Cuban families seek answers on relatives thought lost at sea

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HAVANA — A half dozen women went to the Bahamian Embassy on Wednesday hoping to deliver a list of more than 100 Cubans who haven’t been heard from since leaving the island this year.

Some are believed to have been lost when rickety boats sank, but families think many of the missing are being detained by Bahamian authorities.

Another group of members of at least two WhatsApp groups involved in the effort said they went to Cuba’s Foreign Ministry seeking an investigation into the fate of the missing people by Cuba and the Bahamas.

The women at the Bahamas Embassy declined to comment to The Associated Press, saying they are just desperate relatives whose only goal is to learn about loved ones.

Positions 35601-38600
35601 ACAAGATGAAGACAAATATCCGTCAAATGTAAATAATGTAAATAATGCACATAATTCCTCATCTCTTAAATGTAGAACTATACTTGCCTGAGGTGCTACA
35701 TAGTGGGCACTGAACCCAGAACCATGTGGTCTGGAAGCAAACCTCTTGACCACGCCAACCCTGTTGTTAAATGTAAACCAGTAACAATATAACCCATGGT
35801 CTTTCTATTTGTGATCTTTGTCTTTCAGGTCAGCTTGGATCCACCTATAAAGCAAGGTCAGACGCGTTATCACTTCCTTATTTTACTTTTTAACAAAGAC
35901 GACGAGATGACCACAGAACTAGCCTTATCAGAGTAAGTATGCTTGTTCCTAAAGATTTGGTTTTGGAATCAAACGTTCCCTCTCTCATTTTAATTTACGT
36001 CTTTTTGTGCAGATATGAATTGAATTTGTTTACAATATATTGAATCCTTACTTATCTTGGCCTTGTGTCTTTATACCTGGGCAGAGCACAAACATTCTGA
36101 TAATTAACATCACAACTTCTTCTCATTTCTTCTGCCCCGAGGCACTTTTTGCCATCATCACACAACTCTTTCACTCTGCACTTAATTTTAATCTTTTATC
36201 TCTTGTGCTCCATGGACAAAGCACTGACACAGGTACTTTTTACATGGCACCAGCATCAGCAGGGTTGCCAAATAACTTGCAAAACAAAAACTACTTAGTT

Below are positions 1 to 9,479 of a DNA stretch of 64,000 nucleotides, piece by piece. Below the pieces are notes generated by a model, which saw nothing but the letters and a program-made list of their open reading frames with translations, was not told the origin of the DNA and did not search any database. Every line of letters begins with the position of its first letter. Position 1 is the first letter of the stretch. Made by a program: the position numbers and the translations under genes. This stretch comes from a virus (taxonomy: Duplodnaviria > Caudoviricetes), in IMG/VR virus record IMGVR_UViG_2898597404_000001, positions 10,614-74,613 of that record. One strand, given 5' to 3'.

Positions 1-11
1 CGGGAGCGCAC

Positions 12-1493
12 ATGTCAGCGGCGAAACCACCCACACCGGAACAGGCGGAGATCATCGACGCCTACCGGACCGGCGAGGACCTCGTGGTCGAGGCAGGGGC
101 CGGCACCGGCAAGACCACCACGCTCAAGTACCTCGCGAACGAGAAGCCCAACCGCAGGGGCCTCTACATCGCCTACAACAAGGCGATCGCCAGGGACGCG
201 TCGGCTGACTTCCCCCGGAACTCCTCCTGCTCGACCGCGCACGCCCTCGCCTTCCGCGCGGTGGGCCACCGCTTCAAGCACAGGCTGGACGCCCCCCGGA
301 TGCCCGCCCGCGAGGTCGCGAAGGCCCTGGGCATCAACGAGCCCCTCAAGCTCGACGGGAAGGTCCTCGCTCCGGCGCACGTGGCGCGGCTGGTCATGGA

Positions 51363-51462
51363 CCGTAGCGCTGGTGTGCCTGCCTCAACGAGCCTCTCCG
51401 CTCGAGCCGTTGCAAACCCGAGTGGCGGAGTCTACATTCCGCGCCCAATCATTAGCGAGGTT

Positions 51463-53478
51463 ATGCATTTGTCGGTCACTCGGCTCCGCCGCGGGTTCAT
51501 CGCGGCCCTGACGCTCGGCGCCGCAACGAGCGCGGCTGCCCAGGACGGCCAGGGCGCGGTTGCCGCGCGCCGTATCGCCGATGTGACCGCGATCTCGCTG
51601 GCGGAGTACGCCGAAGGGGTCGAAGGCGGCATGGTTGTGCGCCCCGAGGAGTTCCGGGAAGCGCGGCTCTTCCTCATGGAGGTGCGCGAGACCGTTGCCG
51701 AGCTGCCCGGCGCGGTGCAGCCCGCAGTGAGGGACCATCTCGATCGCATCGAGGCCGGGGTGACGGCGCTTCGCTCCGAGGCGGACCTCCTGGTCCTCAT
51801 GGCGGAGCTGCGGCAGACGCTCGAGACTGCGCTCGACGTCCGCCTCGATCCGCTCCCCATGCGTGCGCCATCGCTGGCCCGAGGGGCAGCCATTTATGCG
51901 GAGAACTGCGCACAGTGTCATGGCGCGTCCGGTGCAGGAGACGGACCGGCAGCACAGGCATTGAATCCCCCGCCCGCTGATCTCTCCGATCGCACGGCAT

Cuba is going through a migration surge amid an economic crisis resulting from effects of the pandemic and of U.S. sanctions. Shortages of basic goods, long lines and inflation were frequent during both 2021 and 2022.

There is no official figure for those missing after leaving Cuba. The list compiled by families participating in the WhatsApp groups and shown to AP contains 135 names.

AP could not verify that the list was handed over to Bahamian authorities.

The effort by the families coincided with an official visit by Prime Minister Philip Davis of the Bahamas, who was received by Cuban President Miguel Díaz-Canel on Tuesday night. The agenda for Davis’ visit was not released.

According to the U.S. Coast Guard, 6,182 Cubans attempting to reach the United States by sea were intercepted during the 12 months that ended Sept. 30. It said it has no specific information on deaths at sea, but that 22 migrants were found dead in the fiscal year 2022.

Associated Press writer Gisela Solomon in Miami contributed to this report.

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